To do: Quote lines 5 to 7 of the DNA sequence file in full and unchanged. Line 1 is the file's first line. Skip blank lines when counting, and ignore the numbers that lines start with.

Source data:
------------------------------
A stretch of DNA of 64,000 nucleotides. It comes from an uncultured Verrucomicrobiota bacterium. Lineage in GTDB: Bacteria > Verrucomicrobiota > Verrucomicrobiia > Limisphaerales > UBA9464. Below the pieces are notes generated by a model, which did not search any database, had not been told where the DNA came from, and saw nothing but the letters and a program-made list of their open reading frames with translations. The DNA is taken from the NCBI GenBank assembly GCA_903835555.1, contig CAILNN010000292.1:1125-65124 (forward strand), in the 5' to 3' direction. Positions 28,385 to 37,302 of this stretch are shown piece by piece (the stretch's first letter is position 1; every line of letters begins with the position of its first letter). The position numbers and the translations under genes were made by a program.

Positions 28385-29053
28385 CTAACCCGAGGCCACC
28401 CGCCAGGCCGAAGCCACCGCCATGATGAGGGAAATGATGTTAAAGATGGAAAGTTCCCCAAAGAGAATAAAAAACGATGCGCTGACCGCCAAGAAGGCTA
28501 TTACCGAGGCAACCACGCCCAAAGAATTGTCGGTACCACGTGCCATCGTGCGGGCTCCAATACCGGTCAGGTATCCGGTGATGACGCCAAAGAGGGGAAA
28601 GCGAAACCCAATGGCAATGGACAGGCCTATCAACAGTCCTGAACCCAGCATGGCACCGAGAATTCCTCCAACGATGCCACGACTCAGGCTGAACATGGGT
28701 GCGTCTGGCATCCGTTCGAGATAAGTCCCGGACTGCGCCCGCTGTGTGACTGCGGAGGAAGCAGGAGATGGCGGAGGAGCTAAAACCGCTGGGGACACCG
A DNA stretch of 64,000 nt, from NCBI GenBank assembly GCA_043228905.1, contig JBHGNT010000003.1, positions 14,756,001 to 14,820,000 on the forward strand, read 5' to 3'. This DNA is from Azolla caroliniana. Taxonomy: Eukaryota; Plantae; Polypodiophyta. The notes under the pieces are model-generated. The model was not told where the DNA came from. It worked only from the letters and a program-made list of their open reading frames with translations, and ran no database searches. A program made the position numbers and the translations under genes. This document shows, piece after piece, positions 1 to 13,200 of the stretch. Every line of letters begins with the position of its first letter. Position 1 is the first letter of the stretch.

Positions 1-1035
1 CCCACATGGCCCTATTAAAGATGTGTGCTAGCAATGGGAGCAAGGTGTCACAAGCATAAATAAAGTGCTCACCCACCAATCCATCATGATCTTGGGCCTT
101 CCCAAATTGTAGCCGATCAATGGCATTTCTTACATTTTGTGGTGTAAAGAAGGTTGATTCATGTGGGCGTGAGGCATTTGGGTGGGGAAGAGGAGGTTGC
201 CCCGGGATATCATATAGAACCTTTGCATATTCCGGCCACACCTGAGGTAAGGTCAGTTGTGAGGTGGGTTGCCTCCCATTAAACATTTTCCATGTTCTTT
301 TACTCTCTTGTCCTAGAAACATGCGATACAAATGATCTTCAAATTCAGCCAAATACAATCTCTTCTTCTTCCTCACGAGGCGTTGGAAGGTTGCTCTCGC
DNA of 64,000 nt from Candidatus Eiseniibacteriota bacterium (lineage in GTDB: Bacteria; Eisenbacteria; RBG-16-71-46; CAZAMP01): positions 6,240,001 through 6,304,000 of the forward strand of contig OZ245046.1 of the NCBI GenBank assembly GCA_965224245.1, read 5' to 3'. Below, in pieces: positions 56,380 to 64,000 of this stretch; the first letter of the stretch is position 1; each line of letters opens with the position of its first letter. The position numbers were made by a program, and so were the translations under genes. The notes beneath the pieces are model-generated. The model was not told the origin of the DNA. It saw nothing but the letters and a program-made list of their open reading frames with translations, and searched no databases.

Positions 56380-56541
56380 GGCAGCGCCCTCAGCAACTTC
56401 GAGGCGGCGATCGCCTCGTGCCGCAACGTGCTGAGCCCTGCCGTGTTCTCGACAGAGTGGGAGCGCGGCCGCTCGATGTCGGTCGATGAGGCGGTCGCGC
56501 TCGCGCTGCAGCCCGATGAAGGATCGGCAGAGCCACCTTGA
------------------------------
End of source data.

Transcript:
28501 TTACCGAGGCAACCACGCCCAAAGAATTGTCGGTACCACGTGCCATCGTGCGGGCTCCAATACCGGTCAGGTATCCGGTGATGACGCCAAAGAGGGGAAA
28601 GCGAAACCCAATGGCAATGGACAGGCCTATCAACAGTCCTGAACCCAGCATGGCACCGAGAATTCCTCCAACGATGCCACGACTCAGGCTGAACATGGGT
28701 GCGTCTGGCATCCGTTCGAGATAAGTCCCGGACTGCGCCCGCTGTGTGACTGCGGAGGAAGCAGGAGATGGCGGAGGAGCTAAAACCGCTGGGGACACCG